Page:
The Best of 2020

Like almost everyone else on the planet, I’m glad to see the end of 2020 rapidly approaching. All things considered I certainly can’t complain – we’ve stayed healthy and safe and are both still working. Sure, it’s been stressful. We’re getting a little stir crazy since we’ve both been working from home since March, and we had a number of events and trips cancelled, but with a COVID vaccine coming out maybe, just maybe, we can get back to some semblance of normal in 2021.

If you follow the blog at all, I’m sure you noticed a lot less activity in 2020. I’d have thought lockdown would have made me more prolific, but after something like seven years I sort of lost focus a bit – I just wasn’t sure I had much interesting left to say. I also started playing Dungeons & Dragons again (via Zoom), and that resulted in an entirely new blog that is basically a novelization of our weekly game. It’s called Defenders of Phandalin, so check it out if you’re interested in RPGs or just fantasy-style fiction.

So here’s to hoping your 2020 was safe and as sane as could be, and that maybe I’ll run into you at a record store or concert somewhere in the world in 2021.

Top 5 New Releases In 2020

1. The Ghost Choir – The Ghost Choir (Iceland)
2. Farmacia – Farmacia (Argentina)
3. The Rise of India (Deluxe Edition) – IndiaBoy & Pési-B (Iceland)
4. So When You Gonna… – Dream Wife (UK / Iceland)
5. Neyslutrans – Hatari (Iceland)

Most years selecting my favorite release of the year isn’t hard. Sorting out the rest of the Top 5 can be a bit tricky, but generally there’s one album that hits my like a lightning bolt and rockets right to the top of the list.

That didn’t happen this year. In fact, I didn’t decide on the order of the first three spots until I sat down on Christmas morning and listened to the three albums one more time, and even then it was still tough. What it came down to, ultimately, was this – not only have I played The Ghost Choir a ton, but it’s also the album I recommended to people the most often, and all those folks told me they liked it. Stylistically it reaches across categories – electronic, classical, jazz, soundtracks… there’s something there for almost everyone. It truly is an outstanding record.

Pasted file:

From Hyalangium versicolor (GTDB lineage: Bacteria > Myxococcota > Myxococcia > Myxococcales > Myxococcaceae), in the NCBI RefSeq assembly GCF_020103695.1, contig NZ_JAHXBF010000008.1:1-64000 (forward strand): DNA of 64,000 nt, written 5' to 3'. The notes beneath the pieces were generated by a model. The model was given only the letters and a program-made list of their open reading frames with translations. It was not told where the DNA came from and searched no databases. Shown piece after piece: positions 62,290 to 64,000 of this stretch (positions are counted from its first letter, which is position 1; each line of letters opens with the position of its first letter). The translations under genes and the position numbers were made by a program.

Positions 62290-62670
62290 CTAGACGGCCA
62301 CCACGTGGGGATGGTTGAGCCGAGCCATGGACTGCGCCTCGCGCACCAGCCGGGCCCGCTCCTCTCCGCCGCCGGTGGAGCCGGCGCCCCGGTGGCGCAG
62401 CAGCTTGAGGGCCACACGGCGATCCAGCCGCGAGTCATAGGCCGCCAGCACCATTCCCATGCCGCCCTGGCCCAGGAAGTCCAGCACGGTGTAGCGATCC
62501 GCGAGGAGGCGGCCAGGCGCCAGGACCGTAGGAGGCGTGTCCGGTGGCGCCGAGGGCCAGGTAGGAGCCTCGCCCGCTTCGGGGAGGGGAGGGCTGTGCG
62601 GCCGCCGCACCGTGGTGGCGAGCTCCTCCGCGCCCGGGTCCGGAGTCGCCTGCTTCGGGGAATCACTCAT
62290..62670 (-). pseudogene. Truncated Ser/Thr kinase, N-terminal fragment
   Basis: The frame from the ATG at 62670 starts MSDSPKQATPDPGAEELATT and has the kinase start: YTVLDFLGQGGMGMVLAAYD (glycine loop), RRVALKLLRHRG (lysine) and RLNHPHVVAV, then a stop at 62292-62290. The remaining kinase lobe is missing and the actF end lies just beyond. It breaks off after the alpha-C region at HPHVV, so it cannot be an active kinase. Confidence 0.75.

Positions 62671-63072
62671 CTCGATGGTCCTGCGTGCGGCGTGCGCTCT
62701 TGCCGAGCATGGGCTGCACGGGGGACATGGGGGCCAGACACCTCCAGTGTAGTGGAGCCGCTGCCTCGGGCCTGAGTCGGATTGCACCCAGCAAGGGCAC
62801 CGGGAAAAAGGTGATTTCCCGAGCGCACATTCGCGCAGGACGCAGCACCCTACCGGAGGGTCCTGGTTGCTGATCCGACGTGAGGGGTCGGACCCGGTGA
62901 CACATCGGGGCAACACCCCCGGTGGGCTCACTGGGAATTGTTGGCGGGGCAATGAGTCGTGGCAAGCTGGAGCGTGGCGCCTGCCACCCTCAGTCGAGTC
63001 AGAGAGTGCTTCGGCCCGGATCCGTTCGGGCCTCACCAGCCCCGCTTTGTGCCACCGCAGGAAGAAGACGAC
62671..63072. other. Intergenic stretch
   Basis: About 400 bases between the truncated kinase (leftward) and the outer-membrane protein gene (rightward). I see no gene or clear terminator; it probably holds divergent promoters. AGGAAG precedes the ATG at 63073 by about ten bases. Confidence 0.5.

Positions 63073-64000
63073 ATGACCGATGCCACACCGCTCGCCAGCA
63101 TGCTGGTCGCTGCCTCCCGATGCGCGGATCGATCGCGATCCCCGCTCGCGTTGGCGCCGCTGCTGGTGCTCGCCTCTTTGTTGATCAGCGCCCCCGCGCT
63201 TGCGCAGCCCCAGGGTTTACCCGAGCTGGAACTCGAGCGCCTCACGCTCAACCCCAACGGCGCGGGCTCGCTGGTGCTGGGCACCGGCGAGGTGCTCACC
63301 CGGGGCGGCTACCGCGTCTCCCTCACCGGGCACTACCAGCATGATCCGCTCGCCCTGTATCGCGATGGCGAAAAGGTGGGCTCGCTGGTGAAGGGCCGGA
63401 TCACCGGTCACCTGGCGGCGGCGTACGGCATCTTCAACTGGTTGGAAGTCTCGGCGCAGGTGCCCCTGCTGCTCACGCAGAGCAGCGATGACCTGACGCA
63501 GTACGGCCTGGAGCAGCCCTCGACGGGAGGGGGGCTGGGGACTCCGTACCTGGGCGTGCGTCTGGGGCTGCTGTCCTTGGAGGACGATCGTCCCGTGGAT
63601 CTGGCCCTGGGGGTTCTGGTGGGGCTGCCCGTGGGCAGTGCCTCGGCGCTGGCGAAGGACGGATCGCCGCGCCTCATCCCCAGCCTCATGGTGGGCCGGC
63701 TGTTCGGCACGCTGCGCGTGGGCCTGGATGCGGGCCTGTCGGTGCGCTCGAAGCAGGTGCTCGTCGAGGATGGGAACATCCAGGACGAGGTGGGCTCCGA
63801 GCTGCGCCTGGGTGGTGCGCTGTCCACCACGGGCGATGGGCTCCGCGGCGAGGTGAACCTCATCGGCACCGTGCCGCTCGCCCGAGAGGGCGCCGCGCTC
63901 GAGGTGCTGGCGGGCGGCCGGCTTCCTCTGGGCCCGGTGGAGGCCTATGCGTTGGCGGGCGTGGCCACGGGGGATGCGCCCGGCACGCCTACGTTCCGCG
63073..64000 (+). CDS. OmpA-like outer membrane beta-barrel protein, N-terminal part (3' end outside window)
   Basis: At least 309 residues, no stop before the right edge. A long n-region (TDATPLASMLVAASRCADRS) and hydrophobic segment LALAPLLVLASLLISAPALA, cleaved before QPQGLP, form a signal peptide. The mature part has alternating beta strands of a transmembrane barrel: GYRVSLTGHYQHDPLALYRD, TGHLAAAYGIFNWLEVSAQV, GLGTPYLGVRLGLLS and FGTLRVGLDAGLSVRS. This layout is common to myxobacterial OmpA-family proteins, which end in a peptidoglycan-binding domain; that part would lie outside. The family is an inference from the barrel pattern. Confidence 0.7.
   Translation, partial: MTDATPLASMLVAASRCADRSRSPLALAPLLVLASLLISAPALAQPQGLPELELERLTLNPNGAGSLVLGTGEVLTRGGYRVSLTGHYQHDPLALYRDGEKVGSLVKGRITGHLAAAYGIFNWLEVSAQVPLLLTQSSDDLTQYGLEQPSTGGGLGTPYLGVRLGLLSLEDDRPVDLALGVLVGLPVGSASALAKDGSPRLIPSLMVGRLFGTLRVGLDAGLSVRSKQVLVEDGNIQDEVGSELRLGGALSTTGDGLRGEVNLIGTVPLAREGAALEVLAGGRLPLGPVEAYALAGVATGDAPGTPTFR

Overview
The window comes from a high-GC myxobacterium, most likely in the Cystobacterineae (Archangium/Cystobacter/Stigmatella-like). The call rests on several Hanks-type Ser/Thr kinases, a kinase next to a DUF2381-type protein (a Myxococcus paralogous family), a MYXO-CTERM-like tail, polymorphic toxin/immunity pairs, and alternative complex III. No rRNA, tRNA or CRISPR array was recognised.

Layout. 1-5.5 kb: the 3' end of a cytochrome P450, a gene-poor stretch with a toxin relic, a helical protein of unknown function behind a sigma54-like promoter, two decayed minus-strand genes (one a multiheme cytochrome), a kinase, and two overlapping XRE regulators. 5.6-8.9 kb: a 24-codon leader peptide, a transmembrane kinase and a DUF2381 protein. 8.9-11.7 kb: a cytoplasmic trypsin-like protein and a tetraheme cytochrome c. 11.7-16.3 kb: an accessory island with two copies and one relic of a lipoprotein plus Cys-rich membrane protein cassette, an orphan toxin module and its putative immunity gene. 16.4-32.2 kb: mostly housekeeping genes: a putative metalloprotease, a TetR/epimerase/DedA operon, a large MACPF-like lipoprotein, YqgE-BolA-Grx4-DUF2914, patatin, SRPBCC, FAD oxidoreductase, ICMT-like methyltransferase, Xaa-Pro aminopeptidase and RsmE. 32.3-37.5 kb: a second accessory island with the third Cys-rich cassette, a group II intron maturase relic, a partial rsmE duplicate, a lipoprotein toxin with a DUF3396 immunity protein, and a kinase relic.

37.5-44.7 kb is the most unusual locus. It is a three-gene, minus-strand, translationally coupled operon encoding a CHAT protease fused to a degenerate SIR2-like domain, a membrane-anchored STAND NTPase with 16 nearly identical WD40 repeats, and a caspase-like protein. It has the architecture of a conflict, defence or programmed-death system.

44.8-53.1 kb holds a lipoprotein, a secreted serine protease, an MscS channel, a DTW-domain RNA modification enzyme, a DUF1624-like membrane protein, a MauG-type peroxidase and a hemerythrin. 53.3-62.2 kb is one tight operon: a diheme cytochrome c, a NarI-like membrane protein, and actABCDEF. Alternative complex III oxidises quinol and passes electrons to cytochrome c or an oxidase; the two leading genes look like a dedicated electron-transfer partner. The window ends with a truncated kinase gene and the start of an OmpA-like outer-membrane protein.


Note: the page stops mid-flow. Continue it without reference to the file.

Farmacia dropped on December 23, so I have only had a few days with it, but man is it killer. As always, brothers Ariel and Diego Sima stretch the boundaries and expand my mind with their electro compositions. Had this been around for a few months would it have taken the top spot? We’ll never know. My understanding is that this will be coming out in a limited vinyl release soon, so be on the lookout for that, and I’ll likely do a blog about it soon. The Rise of India was probably my biggest surprise Top 5 entrant being that I’d never heard of anyone involved in the album prior to playing it for the first time. It’s a ton of trap fun.

Top 5 “New to Me” Bands/Performers

1. Disciplinatha
2. King Ani Mal
3. Captain Syrup
4. Latimore
5. Idris Elba